Sunday 19 September

First post for ages, I lost the habit when the wind disappeared and although I've been sailing a few times, haven't written anything about it. But now I'm supposed to be writing my dissertation, commenting on the blog is so much more appealing...

5.7 weather. It's been a couple of years since I bothered having a 5.7, but I recently bought a 5.3 and 5.7 Rock, mainly for Maria to use. Today it proved its use. I wouldn't have stuck with it on a 5.3 as it was pretty marginal, but the low tide made the water shallow enough for a few waves to break on Southbourne's underwater seawall, and with a lot of patience you could combine a good gust with a set of waves and get a bit of a frontside hit in. If that doesn't sound too insanely radical it wasn't, but nice to get out and I like the days where you have to work for it. And particularly nice to land a one-handed one-footed backie in front of Clyde, even if the one-handed one-footed bit happened underwater!

Second time out on the new Rocks and they're quite a surprise. Gone is the head that falls away progressively as you put more downhaul on. Gone is the spongy feel, the easy spring and the feeling of having built in suspension. Instead it's much more taught and highly strung and, well, flat. And it needs heaps of downhaul, much more than my frayed bit of downhaul rope could cope with. I'm going to need an 8:1 pulley and some steel cable.

I really rated the old style Tushinghams (and Naishs and some other sails) with the spongy, soft feel, and since I got to use lots of other styles of sail I was convinced this style was the most user friendly (although not the fastest). I can maybe understand the marketing arm of Tushingham wasn't keen on being 'user-friendly' as it's not the most radical of image. However with a user friendly sail you could actually be more radical because you didn't have to think about the rig. For me this new crisper feel is different, but not necessarily better, but maybe I'll change my mind after a few more outings.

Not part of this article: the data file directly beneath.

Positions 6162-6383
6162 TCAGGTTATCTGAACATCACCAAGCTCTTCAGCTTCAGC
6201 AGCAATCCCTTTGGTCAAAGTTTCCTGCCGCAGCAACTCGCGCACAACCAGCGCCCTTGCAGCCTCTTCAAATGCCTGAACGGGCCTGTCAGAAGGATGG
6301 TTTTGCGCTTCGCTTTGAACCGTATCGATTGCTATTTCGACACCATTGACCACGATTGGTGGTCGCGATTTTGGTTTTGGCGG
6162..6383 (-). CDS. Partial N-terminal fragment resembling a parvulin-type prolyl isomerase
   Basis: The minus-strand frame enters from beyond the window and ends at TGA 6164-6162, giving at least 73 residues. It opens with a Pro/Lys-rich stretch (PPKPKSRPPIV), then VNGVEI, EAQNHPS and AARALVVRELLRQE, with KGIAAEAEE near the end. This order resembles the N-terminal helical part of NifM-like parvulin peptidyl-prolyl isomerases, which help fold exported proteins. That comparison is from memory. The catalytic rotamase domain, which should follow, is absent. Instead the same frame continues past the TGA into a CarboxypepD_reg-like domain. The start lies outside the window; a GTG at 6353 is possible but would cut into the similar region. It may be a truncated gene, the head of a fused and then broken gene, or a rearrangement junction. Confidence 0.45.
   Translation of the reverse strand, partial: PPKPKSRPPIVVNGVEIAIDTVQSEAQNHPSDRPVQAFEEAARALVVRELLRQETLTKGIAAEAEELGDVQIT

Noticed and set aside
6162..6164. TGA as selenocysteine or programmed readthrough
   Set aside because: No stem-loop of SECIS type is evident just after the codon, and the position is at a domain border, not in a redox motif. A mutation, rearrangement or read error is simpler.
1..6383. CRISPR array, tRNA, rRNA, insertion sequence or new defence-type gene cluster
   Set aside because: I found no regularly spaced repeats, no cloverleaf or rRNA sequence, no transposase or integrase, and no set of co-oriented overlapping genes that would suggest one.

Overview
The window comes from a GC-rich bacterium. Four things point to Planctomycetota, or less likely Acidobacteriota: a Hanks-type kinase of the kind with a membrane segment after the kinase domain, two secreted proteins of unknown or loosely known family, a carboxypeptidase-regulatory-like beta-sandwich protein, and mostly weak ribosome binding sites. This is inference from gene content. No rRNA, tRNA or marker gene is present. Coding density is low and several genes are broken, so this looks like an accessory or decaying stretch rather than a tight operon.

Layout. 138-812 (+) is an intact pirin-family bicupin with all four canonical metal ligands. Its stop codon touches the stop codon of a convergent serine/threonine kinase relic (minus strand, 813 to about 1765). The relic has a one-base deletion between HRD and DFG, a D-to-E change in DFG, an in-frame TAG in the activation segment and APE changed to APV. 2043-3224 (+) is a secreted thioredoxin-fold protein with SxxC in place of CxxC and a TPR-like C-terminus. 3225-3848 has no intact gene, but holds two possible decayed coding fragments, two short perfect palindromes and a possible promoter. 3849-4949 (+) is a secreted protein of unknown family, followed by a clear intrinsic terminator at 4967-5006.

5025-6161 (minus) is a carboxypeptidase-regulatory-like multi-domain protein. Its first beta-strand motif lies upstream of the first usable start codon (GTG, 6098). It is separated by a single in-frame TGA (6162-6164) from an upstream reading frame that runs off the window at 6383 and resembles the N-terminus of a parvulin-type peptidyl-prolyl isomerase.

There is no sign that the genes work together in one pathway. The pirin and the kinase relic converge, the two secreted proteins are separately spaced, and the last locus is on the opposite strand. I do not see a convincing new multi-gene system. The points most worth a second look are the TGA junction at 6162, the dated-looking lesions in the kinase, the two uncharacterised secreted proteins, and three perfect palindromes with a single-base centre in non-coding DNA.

Also tried out Clyde's new Wave Joker from Mistral. The same designer as the RRD FSWs which are the best boards ever made, and very nice, only a bit held back by a really weird fin. It's stiff as a board and has no curve in it. It looks like an odd-shaped blade fin from a 1990s dedicated slalom board, and surprise surprise, sails like one too. Clyde spent most of his time half a mile upwind... Not sure how it's made its way into the Mistral range of wave boards. The windsurfing world has really lost the plot over fins!


  1. you still, cant count an underwater backloop! still impressive height condsidering the conditions

  2. I'm counting it. That's 1:0 in the race to a hundred!


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